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Single cylinder engine dynamometer

  1. Apr 24, 2015 #1
    i am working with a Honda Gx-35 engine (1.2kw and 1.9 N-m) for a project and wish to make a dynamometer to measure its torque and hp.Was wondering whether an electric motor or an alternator should suffice my needs?
    wont the voltage regulator in the alternator keep my o/p constant? please help
     
  2. jcsd
  3. Apr 24, 2015 #2

    Baluncore

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    The alternator would need to be rated to handle 1.2kW. It should not have an internal regulator.
    You would connect the alternator output to a load, then adjust the field current to set the load on the motor under test.
     
  4. May 12, 2015 #3
    rewiring an alternator to remove the regulator will be a tedious task ...will it be better if i use a motor instead ? couple the motor and the engine connect two wires for output will be sufficient. in case of an alternator i will also require a battery.
     
  5. May 12, 2015 #4

    Baluncore

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    If you use an alternator with a regulator then you can use a variable number of headlamp and smaller globes as the main dump load. The voltage would be fixed at say about 14V. You can measure the load current and voltage to calculate power. It will only need a small battery to provide a voltage stabilising influence. Once an alternator is running it generates it's own field current from three small diodes on the stator output. The main three phase rectifier on the stator output provides the main output current.

    No, not tedious. It is only the field connection that needs to be cut and spliced to remove the regulator.

    Continuous control of the alternator's small field current is easier than variation of the main load resistance. The advantage of the regulator is that only about one amp of field current is needed to regulate up to 100A of output current. One problem is that the load must withstand the maximum voltage it generates, a hand wound wire resistor load would be more robust than light globes.

    I suspect that your biggest problem would be finding a cheap second hand alternator with a high current rating from a (truck?) wrecker. There would be an advantage in going to a 24V system with half the current. The 24V light globe loads would be harder to find, but you could use pairs of 12V globes connected in series.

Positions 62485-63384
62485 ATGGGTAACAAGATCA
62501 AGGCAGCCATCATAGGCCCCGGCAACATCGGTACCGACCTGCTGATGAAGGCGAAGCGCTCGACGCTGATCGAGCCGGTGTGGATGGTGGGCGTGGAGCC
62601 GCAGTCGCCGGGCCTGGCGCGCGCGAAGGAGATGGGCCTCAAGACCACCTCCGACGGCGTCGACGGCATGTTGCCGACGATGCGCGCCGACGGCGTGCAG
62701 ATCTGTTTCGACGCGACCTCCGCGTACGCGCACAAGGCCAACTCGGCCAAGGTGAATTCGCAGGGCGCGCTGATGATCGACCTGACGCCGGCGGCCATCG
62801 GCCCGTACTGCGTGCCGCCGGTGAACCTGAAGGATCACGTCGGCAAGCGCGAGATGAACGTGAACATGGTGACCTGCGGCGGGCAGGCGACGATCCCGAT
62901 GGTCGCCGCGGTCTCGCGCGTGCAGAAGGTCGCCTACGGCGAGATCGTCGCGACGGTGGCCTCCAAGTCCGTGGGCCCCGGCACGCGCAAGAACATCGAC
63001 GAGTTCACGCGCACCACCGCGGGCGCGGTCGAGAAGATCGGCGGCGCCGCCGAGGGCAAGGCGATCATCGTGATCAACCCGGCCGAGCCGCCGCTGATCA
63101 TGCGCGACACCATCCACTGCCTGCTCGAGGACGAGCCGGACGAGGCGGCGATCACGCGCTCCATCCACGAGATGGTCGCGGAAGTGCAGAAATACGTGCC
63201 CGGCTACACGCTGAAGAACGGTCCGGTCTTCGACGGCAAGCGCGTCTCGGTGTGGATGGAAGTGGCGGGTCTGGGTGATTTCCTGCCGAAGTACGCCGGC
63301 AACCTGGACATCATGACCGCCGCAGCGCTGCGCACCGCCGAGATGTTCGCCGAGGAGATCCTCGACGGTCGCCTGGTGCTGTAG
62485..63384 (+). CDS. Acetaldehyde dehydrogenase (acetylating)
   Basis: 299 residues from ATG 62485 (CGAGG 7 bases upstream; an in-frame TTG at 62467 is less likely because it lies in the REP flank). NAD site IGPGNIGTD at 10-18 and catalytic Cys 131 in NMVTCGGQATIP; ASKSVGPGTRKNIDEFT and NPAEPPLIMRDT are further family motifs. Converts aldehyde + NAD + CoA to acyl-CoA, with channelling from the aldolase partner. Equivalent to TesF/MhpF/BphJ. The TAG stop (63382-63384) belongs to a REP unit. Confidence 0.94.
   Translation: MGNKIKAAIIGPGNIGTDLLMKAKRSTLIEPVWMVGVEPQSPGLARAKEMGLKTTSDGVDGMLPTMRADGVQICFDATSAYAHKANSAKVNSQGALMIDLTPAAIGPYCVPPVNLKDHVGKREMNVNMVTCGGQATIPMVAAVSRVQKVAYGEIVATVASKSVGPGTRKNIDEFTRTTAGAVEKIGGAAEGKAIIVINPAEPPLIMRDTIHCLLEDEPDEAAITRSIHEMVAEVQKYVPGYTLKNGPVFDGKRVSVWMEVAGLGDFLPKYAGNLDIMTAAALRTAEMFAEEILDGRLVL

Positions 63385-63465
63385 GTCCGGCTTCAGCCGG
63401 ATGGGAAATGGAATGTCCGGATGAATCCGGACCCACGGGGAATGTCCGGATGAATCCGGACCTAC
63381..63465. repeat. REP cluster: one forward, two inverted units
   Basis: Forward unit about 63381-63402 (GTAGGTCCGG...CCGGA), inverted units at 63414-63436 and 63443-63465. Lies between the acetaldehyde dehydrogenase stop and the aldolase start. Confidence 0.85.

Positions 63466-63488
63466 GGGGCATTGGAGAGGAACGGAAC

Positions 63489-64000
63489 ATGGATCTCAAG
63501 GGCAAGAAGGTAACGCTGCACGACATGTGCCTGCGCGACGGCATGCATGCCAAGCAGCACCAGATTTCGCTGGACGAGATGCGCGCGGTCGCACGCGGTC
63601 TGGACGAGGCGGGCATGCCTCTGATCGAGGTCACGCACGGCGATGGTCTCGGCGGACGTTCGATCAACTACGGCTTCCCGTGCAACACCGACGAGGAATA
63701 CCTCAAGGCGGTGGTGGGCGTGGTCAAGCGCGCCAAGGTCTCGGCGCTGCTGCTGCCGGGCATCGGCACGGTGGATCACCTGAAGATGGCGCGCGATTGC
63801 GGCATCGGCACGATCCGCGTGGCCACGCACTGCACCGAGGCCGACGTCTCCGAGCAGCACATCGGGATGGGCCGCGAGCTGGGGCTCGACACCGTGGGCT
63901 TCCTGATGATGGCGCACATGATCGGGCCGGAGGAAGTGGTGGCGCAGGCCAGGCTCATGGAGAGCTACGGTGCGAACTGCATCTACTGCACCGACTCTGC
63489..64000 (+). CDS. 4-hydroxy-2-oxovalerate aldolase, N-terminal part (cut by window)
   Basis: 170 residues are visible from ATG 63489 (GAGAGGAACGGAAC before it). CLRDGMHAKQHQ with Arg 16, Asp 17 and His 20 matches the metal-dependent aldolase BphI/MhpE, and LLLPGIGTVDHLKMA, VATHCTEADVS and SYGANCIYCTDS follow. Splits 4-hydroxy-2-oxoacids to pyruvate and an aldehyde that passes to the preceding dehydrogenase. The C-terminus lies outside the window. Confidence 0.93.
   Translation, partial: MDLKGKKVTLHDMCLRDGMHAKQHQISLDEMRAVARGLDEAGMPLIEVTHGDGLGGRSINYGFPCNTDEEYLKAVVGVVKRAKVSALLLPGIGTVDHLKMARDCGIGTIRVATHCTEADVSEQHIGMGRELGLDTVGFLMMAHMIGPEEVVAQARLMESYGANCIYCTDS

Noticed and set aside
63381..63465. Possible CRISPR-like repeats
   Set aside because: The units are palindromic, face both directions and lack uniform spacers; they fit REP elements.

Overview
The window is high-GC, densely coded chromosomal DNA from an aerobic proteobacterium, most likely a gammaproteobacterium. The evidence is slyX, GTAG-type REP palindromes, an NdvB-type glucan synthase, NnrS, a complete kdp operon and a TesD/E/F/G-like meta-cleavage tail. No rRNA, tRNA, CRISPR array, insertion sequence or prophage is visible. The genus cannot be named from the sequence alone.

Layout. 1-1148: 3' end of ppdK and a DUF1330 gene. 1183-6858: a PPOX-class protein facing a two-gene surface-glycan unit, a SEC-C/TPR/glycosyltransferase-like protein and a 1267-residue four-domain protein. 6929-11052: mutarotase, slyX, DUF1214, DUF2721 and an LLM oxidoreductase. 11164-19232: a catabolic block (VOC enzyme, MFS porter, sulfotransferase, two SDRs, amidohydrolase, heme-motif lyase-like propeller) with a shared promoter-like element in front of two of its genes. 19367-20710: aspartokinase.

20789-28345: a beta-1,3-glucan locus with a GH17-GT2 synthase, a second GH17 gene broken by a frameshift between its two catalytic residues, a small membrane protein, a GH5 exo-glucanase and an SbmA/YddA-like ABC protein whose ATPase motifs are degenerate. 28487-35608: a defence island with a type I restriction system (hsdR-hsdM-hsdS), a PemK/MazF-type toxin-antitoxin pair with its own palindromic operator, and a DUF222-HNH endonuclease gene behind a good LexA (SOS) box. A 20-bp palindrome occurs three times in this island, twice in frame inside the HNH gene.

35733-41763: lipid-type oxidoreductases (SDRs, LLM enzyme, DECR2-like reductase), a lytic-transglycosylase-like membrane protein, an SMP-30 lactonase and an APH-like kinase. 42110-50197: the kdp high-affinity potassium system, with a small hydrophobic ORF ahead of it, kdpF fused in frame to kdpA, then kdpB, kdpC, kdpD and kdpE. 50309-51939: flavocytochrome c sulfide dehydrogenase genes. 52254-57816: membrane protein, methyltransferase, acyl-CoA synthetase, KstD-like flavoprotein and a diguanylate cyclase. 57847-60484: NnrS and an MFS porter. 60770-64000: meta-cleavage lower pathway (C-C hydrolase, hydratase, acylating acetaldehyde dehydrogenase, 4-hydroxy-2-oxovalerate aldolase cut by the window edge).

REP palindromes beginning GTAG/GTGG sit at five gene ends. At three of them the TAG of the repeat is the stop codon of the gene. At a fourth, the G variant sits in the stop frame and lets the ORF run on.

Using a motor rather than an alternator would require control of the motor field current, with a permanent magnet field motor, it would require variation of the load. Because the speed of the IC engine under test is variable, the output voltage of a PM motor used as a generator would be speed dependent and so require a variable dump load. A vehicle starter motor might only be rated for short bursts of generation, maybe 15 to 30 seconds. A 1.2kW motor will cost more than an alternator.
     
  6. May 19, 2015 #5
    will the engine be able to suffice the input needs of such high rating alternators? according to some research i have done the input requirements of the alternator varies around 1kw and my engine being 1.2 kw will be a problem ?Also i attain this max torque and hp at a speed range of 5500-7500 rpm which the alternator wont withstand.

    The speed issues though can be solved by providing some kind of reduction like gears or pulleys etc but the initial loading of the alternator is a problem now..?
     
  7. May 19, 2015 #6

    Baluncore

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    The load in kW presented by the alternator to the IC engine is determined by the alternator field current.
    The alternator power rating must be sufficient for the maximum power you will test the IC engine.

    Speed is not a problem if the maximum alternator RPM is not exceeded. Car alternators often run faster than engine RPM by using belt pulleys of different sizes. Alternator field current is adjusted to compensate for RPM.

    Do you have to run the IC engine at maximum power? The limit will be the maximum power rating of the alternator and the power rating of the electrical load presented to the alternator.
     
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